The real problem is that tipping has allowed dining establishments to shift a significant part of the responsibility to pay a living wage to the consumer (diner). Let me give you an example. Let’s assume that the average wage for a waitress was $7.25 per hour in 2010. (In actuality it was substantially less than that assuming the waitress received more than $30.00 per month in tips.) Be that as it may, let us likewise assume that the average tip in 2010 was 15-18 percent. And during that period of time, the cost of living increased at an average rate of 2.75 percent (compounded annually) for a total of 24.75 percent over the ten years. So rather than increase the average wage by 24.75 percent to about $9.05, management increases the “suggested gratuity” to 20 percent – no additional cost to them but an increase in gratuity revenue to the waitstaff – presumably. Everybody happy?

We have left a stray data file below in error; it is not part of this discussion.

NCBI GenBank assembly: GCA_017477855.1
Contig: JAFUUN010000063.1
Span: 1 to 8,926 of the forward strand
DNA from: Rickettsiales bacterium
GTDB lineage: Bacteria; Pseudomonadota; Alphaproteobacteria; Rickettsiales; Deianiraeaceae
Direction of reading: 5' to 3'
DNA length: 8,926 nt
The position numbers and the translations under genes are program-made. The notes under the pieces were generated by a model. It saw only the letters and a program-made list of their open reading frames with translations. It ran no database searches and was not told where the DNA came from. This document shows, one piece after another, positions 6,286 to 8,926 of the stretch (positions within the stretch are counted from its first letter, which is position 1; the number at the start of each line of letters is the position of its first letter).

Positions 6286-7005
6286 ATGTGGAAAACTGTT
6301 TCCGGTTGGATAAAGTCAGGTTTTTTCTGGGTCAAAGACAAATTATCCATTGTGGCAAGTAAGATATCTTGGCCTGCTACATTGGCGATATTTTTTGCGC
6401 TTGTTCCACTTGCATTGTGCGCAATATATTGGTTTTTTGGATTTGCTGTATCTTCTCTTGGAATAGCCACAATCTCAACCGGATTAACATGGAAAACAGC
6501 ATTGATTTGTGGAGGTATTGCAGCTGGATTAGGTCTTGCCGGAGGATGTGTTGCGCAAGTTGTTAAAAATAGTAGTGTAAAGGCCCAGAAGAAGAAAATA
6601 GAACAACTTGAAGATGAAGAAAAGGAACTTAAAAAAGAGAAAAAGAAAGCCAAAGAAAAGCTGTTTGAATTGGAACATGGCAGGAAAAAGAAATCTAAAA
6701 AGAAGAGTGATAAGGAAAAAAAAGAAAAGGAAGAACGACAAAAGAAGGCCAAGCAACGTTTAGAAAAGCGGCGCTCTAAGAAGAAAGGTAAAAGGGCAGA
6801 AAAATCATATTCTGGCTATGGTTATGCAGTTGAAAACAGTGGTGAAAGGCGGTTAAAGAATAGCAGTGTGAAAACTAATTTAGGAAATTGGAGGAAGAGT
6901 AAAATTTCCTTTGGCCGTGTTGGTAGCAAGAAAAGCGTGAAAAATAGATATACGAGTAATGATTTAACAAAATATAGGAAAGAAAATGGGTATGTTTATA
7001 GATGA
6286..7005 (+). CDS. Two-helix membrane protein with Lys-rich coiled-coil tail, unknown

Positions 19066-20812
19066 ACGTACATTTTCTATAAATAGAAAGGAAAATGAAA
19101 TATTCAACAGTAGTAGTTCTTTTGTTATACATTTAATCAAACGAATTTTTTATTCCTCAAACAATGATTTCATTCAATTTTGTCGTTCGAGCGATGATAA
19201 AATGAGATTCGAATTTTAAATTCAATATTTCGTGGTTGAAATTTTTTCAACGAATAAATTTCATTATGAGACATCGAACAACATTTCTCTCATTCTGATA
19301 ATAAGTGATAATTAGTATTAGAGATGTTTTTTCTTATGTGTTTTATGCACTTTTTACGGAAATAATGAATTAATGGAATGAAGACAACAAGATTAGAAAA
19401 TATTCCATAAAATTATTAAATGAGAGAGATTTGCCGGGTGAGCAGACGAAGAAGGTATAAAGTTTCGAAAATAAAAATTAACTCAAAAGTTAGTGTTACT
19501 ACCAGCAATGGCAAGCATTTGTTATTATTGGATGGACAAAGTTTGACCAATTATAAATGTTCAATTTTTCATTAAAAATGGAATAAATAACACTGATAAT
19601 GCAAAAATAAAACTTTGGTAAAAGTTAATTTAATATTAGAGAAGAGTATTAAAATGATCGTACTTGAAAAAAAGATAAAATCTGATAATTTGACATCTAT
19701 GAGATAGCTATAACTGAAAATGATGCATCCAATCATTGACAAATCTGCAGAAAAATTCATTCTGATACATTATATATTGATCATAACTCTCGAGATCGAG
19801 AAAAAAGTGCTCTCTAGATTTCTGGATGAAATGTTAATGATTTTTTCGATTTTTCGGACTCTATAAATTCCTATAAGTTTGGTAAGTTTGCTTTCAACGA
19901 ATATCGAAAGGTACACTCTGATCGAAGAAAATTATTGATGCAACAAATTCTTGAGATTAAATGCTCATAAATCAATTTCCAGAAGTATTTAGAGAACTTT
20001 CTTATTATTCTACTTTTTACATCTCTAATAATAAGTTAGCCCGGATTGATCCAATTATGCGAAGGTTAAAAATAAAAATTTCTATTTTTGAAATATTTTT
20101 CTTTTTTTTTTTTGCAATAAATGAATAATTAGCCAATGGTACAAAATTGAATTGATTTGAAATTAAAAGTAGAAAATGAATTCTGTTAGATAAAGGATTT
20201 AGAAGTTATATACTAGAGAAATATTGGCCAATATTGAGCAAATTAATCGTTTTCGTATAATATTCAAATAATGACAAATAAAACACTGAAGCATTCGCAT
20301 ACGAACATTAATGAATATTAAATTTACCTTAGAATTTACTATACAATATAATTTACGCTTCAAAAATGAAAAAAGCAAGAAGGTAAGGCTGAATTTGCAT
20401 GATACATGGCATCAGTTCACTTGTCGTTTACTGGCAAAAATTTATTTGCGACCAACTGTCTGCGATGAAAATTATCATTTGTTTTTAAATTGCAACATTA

No so fast. That probably holds true so long as the cost of living increases are moderate, the restaurant business continues to expand, and consumers remain placid about the rising “expectations” for tipping. But along comes COVID-19 and throws everything in to disarray. Restaurants close, restaurants operate at reduced capacity, and restaurants shift to “take out” – all of which disrupt the model that assumes a 20+ percent gratuities provided by customers will make up for the lack of a living wage paid by the employers (restaurants). Now add to that the Biden inflationary explosion where consumers can afford less, followed by rising discontent over a “mandatory” 20+ percent gratuity regardless of the level of service and the “increase” in assumed level of gratuities is pared back. Does the restaurant suffer? No! But the waitstaff does. (As an aside, restaurants assume that the rising level of gratuities will also correct poor service by waitstaff but it doesn’t and it shouldn’t. Training and management of waitstaff is the employer’s responsibility, not the diner’s. Not only have restaurants shifted the burden of paying a living wage for its employees but many have likewise relaxed their managerial responsibilities for good service.)